When Warped first showed off its line of cigar cases, I was impressed.
There were a lot of claims regarding the seamless construction, low-quantity production and leather choices—but what impressed me the most was that an American-based company, and a relatively young one at that, was willing to create modern and bold designs for the old world of cigar cases. Sure, you would expect this ambitious attempt at style and execution from Davidoff or S.T. Dupont, but not from the company previously best known for a cigar called Anubis.
At a minimum of $139, the Series I cigar cases also manage to find their way into a price range that we normally reserve for the aforementioned European companies and not for a company who, until a few months ago, was essentially unheard of outside of a few cigar forums.
Kyle Gellis started Warped Cigars in 2008 while attending college. Through El Titan de Bronze, he created three cigar lines, which were sold through his own online store. A few years later, Gellis disappeared from the cigar world. He told us at the IPCPR Convention & Trade Show in July that he needed to take some time to focus on finishing college making the regular trips to Miami to check on cigar production challenging.
In late 2012, Gellis returned with the Warped Cigar Review Notebook and a lot of hints about getting Warped back into the cigar business.
It’s probably best to look at Warped as two different companies. The circa-2009 Warped (Warped 1.0) was a much different company with different cigars, different branding and a different goal. Outside of Gellis and the company’s name, little seems to be the same. Yes, there are still cigars being made at El Titan de Bronze, although they are no blends, but Warped (2.0) has radically updated branding, a range of cigars, a full offering of accessories and is now selling to retailers, worldwide.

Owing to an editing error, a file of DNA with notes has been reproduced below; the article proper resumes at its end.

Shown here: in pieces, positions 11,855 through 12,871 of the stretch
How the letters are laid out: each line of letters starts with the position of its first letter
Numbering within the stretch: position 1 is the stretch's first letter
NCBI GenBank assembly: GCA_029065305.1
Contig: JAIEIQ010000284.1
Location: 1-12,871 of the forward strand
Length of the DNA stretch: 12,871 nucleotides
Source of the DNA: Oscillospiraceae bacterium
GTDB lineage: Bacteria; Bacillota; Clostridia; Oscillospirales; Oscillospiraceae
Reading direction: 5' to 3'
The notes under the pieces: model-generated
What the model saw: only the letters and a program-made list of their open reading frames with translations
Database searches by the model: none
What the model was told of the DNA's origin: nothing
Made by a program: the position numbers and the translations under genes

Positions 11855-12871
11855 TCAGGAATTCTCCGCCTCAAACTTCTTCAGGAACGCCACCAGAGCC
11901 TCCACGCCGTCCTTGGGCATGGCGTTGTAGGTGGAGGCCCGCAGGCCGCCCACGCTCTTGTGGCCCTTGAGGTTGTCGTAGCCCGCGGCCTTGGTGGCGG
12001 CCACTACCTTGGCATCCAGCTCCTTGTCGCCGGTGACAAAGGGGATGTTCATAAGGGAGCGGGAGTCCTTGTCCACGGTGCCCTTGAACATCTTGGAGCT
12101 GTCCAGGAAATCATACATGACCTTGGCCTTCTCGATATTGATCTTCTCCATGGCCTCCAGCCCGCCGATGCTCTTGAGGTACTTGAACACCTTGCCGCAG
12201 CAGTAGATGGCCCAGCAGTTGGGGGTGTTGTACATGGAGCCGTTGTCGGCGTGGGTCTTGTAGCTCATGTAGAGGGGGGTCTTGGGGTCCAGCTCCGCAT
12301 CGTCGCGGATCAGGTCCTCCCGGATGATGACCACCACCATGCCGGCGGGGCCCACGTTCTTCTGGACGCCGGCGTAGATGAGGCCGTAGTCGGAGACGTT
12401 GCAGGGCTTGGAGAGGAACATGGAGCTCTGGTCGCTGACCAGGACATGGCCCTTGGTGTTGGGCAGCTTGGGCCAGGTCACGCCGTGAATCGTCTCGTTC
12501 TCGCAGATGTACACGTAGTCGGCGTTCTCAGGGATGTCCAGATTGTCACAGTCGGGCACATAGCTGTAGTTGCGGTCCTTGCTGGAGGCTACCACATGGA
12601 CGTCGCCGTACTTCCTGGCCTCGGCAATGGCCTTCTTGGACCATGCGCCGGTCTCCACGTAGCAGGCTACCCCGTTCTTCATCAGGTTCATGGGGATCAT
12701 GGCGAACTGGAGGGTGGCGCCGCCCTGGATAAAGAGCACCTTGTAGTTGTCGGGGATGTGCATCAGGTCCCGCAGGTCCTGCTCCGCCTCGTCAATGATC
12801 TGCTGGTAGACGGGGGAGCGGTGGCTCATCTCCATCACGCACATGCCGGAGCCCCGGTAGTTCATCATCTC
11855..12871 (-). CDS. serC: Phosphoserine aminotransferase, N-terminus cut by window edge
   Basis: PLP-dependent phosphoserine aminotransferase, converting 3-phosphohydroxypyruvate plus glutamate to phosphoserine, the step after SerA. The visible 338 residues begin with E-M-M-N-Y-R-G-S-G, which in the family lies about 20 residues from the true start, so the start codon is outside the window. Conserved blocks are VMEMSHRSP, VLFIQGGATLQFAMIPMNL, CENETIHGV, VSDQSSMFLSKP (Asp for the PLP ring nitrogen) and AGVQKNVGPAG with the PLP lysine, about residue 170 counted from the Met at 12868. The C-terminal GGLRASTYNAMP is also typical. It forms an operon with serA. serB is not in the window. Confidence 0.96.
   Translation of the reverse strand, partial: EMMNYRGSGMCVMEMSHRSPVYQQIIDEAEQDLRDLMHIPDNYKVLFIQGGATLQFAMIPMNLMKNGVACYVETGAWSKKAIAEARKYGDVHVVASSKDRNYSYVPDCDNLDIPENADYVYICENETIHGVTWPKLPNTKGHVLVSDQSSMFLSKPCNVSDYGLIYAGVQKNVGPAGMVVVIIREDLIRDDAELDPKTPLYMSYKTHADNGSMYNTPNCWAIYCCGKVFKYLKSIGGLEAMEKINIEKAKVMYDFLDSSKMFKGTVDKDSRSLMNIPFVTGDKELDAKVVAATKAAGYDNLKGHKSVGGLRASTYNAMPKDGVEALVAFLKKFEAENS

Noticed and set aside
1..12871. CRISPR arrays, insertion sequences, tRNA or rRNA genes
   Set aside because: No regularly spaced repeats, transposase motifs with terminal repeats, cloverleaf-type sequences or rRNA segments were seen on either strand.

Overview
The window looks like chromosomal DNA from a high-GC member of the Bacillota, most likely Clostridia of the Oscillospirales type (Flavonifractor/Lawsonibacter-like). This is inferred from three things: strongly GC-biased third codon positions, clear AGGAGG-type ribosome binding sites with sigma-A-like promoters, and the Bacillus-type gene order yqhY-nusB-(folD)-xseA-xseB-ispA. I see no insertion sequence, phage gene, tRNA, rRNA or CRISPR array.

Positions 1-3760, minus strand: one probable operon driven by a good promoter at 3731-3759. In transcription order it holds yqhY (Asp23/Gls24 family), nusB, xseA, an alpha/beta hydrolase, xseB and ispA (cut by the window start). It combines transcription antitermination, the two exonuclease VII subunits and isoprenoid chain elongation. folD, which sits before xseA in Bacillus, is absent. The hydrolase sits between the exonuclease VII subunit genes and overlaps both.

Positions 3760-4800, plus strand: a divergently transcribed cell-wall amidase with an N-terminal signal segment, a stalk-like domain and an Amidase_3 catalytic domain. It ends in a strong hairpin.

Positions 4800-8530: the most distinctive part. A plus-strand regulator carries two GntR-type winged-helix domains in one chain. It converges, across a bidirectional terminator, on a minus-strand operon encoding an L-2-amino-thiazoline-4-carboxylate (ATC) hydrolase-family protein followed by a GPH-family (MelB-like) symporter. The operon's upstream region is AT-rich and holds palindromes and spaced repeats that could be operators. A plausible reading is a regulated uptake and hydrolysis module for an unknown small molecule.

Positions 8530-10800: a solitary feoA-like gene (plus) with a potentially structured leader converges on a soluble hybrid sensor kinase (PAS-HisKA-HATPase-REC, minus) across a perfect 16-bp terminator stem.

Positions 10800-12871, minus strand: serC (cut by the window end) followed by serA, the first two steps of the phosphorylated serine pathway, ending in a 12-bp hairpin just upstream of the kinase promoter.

There are three cases currently offered as part of Series I. Each case is made in Spain and uses a “hyper-fuse” method that allows for the cases to be made without stitching creating a visually seamless look. The line begins with Series I Tortoise ($139), a classic brown leather case capable of holding two robustos. For those wanting a more modern flair, there are two three-cigar options: Blue Ring ($159) features a teal-colored leather with yellow accents and can accommodate cigars as large as 6 1/4 x 52, while Fire Belly ($149) features a traffic-cone orange and is capable of holding three 6 x 48-sized cigars.
All three cases feature a light cream-colored interior and are packaged in a detailed and heavy presentation box.